Tree Code Amendments

STATUS - Currently on hold, this project is anticipated to continue in early 2021

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Tree protection ordinances are one of the ways cities balance urban growth with preserving a healthy, sustainable and livable community.

The scope of this code amendment project is to

  • Support the goals established in Kirkland’s Comprehensive Plan
  • Meet objectives in the Urban Forestry Strategic Management Plan(PDF, 3MB)
  • Address issues and challenges that have arisen since the last tree code revision (2010)
  • Update the code so that it is effective and practical to use.
Meeting Information

View meeting packet information for Planning Commission (PC), Houghton Community Council (HCC), and /or the City Council by clicking on the appropriate tab below

PC

HCC

 

City Council

Draft Kirkland Zoning Code Chapter 95

Starting in June 2018, the Planning Commission held several study sessions to review background information related to the City’s tree code, look at progressively complex code issues and consider potential changes to the code. The Houghton Community Council and City Council received briefings on tree code issues throughout the project as it progressed.

From late 2018 to mid-2019, staff met with a stakeholder group, conducted analyses of emerging code concepts, developed preliminary code language and launched a public outreach campaign to reintroduce the project to the greater community. A joint public hearing was held on November 5, 2019 with the Planning Commission and Houghton Community Council to obtain public feedback on the draft code.

The Planning Commission delivered their recommendations for amendments to the tree code(PDF, 586KB) to the City Council at a January 21, 2020 study session. Key points of the Planning Commission's recommendations include: 

  • A new Landmark tree designation
  • Increased tree removal allowances in relationship to property size
  • A new condition rating system for trees on development sites
  • Requirements for tree retention decisions early in the short plat/subdivision design process
  • Specific rules on which trees to retain trees on development sites and how
In early 2020, the City Council began to consider changes to the draft code, when the project was put on hold until further notice due to the COVID pandemic response. In the interim, the City Council adopted new rules for the enforcement of current tree codes, Kirkland Municipal Code 1.12.100, which went into effect in May 2020. 

Taking a look at some of the issues

As part of public outreach related to the tree code project, urban forestry-related articles appeared in This Week in Kirkland, the City's weekly online newsletter. Each short article provides background information to help understand the issues involved with updating the tree code. 

Is the current tree code effective? The proposed codes?

2018 Field Study evaluated the effectiveness of the tree code, the first study since the code was adopted in 2006. Staff examined trees on 159 single family lots resulting from 54 short plats developed between 2008 and 2013. Based on these examples, retention of larger trees on typical single family development sites was quite low, but none of the retained trees were removed after the 5 Year Maintenance Agreements had expired. Trees that were required to be planted as a result of development also remained on the properties.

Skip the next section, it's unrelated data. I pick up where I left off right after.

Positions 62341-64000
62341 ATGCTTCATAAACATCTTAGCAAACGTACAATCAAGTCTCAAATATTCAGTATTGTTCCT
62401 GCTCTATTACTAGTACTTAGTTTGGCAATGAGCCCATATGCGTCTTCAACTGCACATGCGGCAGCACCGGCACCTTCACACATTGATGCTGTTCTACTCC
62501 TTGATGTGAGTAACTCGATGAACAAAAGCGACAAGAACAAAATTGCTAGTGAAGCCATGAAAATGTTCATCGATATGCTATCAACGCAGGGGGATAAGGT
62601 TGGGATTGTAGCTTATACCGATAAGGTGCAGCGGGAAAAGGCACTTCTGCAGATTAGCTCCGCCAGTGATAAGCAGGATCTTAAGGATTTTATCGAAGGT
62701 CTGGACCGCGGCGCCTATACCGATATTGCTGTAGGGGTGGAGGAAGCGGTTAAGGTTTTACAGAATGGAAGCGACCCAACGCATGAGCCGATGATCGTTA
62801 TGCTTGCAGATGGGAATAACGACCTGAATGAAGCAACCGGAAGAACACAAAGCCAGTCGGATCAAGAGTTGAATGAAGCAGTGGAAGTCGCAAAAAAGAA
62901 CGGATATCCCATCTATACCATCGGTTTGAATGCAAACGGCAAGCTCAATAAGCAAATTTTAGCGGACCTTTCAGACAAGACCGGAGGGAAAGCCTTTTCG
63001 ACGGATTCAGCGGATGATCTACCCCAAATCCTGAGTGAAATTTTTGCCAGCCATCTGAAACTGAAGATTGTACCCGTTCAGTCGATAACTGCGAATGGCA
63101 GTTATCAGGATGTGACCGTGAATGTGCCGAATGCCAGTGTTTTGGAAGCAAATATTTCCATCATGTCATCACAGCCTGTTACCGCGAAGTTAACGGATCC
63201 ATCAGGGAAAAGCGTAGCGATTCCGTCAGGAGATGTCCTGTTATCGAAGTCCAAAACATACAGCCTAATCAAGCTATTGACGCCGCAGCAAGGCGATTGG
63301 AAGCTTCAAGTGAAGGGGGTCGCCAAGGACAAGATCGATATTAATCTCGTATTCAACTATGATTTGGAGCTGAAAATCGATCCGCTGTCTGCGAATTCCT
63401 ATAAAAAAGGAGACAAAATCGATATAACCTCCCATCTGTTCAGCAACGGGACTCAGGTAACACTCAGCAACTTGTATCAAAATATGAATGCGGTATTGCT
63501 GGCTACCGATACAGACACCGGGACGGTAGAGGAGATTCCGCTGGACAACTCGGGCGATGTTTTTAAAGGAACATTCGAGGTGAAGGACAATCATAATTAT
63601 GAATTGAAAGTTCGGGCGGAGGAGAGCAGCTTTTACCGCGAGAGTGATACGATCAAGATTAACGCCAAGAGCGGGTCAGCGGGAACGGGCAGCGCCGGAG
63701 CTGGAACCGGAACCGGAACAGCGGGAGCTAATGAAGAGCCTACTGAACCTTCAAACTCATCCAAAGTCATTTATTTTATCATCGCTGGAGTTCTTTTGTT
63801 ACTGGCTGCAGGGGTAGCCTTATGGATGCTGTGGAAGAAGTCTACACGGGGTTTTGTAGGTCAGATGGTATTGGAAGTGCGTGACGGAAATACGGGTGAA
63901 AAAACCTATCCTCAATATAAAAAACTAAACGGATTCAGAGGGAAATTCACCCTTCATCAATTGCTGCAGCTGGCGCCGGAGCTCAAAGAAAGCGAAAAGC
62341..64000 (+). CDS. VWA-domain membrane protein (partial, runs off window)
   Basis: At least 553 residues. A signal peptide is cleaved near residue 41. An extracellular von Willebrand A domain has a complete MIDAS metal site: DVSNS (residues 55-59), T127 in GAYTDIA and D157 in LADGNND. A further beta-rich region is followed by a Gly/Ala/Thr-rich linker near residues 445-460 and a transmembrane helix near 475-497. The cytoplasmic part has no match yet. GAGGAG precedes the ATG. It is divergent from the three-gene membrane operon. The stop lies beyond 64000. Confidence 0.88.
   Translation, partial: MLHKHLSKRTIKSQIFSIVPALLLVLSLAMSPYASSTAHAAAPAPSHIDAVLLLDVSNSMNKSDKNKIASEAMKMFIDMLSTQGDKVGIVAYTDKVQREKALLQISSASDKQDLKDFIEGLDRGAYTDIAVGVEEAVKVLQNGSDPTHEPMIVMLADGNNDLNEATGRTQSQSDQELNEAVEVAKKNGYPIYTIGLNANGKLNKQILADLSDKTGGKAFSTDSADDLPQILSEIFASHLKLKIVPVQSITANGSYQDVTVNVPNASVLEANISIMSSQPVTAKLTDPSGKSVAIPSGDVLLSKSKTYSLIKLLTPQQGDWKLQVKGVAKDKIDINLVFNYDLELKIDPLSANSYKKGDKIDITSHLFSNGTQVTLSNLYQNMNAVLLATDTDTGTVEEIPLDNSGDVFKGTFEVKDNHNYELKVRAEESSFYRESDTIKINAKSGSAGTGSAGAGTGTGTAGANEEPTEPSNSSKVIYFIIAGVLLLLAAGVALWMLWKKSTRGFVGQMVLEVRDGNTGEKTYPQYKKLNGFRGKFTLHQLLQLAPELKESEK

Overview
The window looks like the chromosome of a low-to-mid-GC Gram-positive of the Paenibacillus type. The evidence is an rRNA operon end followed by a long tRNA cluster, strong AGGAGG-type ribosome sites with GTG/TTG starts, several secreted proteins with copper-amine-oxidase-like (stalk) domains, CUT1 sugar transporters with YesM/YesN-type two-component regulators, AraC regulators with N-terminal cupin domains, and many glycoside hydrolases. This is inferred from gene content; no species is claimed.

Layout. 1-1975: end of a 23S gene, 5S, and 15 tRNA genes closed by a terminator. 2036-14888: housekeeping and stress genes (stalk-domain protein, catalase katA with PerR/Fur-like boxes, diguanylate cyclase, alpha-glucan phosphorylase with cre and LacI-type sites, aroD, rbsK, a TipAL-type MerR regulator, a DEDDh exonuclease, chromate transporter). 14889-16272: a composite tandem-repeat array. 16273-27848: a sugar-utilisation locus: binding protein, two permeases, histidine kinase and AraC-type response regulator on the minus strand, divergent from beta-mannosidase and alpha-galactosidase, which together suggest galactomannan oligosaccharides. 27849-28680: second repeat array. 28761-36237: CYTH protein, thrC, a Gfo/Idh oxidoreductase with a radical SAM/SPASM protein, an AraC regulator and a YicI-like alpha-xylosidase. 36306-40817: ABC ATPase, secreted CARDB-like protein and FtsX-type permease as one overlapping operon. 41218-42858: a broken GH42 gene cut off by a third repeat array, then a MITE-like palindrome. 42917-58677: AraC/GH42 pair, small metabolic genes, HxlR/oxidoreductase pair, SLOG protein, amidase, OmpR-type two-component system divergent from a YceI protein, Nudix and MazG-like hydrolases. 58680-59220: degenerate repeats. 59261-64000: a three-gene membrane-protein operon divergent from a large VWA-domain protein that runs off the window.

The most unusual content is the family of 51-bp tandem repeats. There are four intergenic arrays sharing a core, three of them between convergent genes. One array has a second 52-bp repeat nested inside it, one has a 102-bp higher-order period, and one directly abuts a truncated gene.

The 2018 Urban Tree Canopy Assessment(PDF, 3MB) maps and analyzes canopy data citywide and within areas such as land use zoning and neighborhoods. The analysis includes a comparison of current canopy cover to 2010, tracking any trends in canopy loss or gain. For example:

  • There was a slight decrease in Kirkland’s tree canopy cover from 2010-2017, falling from 40% city-wide average canopy cover to 38%, a loss of over 270 acres in tree canopy cover.
  • The highest percentage of canopy loss occurred in the Single Family residential land use area.   
  • When looking at the pre-annexed city boundary, canopy cover increased from 32% in 2002 to 36% in 2010, then down to 35% in 2018, an indication that within the same boundary area, Kirkland’s canopy cover did not drop dramatically between the last 2 measurement cycles. 

2019 Proposed Development Code Review evaluated the effects of proposed code concepts. Staff gathered 22 recently approved single family building permits to evaluate tree retention under the current code compared to concepts suggested by a stakeholder group. The group included members from the Finn Hill Neighborhood Alliance and Master Builders Association of King and Snohomish Counties. The exercise indicates that compared to the current Chapter 95 standards, the stakeholder-proposed approach resulted in:

  • A significant loss of trees under 30 inches trunk diameter
  • A significant reduction of "tree credits" when using a credits-per-acre quota suggested by the stakeholder group
  • No substantive increase in the retention of trees greater than 30 inches diameter trunk   

How can I get involved?

The public hearing has been closed for written and oral testimony and the Planning Commission has made their recommendations on the draft code to the City Council. You can view all public comments on the tree code amendment project received up to December 12, 2019. Please visit this web page for updates, attend public meetings, or contact staff for more information. Thank you for being engaged in your community!

  • In-person comments may be given under Items from the Audience portion of the City Council meetings
  • Contact the City Council through the Our Kirkland customer service portal